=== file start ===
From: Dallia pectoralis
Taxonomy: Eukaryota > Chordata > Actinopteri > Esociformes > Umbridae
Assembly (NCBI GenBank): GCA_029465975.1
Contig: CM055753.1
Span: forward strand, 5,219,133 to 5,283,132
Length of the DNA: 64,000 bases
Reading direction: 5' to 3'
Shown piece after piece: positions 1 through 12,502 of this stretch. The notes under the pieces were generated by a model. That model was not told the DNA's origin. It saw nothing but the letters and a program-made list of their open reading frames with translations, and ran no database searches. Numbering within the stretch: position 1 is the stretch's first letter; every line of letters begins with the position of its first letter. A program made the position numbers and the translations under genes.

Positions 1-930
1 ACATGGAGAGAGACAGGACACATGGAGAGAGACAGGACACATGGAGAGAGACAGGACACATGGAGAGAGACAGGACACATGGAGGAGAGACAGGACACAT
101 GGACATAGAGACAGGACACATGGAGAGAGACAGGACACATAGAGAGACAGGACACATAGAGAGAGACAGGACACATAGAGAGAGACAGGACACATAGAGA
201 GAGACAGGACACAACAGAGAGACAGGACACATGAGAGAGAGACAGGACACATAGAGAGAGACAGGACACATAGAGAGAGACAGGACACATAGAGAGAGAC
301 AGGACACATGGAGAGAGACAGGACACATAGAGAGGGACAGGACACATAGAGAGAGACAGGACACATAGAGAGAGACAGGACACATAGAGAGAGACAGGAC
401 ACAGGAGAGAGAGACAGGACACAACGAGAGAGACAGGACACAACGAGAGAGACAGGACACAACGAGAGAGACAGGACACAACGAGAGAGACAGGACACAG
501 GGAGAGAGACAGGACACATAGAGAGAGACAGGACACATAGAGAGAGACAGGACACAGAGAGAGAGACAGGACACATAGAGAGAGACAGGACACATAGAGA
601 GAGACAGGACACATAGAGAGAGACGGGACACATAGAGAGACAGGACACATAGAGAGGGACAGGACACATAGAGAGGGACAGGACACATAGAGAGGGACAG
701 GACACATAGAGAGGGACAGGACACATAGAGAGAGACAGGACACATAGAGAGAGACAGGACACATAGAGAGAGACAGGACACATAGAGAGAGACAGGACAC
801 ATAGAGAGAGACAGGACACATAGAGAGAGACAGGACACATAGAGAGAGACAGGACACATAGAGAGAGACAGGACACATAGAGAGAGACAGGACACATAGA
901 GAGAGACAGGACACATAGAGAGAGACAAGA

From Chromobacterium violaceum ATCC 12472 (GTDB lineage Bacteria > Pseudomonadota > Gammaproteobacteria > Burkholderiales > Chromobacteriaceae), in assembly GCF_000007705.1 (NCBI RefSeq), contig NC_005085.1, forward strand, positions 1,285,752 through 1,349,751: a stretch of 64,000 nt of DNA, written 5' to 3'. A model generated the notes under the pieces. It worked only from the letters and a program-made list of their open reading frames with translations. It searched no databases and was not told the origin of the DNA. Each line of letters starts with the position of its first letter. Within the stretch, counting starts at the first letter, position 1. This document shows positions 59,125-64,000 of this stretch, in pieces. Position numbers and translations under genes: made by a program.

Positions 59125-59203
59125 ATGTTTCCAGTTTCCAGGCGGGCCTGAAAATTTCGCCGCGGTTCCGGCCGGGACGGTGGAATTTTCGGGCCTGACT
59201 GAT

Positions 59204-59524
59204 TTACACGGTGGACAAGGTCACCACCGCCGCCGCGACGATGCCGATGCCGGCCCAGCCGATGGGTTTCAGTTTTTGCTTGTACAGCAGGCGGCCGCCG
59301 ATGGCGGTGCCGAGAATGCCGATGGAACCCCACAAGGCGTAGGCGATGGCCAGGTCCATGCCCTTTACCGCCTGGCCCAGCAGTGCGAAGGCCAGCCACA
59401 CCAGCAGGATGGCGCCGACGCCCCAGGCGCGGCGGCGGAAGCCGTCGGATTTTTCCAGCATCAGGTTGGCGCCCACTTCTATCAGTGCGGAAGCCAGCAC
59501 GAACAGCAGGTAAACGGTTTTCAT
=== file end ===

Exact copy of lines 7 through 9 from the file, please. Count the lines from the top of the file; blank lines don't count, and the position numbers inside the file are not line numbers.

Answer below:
Reading direction: 5' to 3'
Shown piece after piece: positions 1 through 12,502 of this stretch. The notes under the pieces were generated by a model. That model was not told the DNA's origin. It saw nothing but the letters and a program-made list of their open reading frames with translations, and ran no database searches. Numbering within the stretch: position 1 is the stretch's first letter; every line of letters begins with the position of its first letter. A program made the position numbers and the translations under genes.

Positions 1-930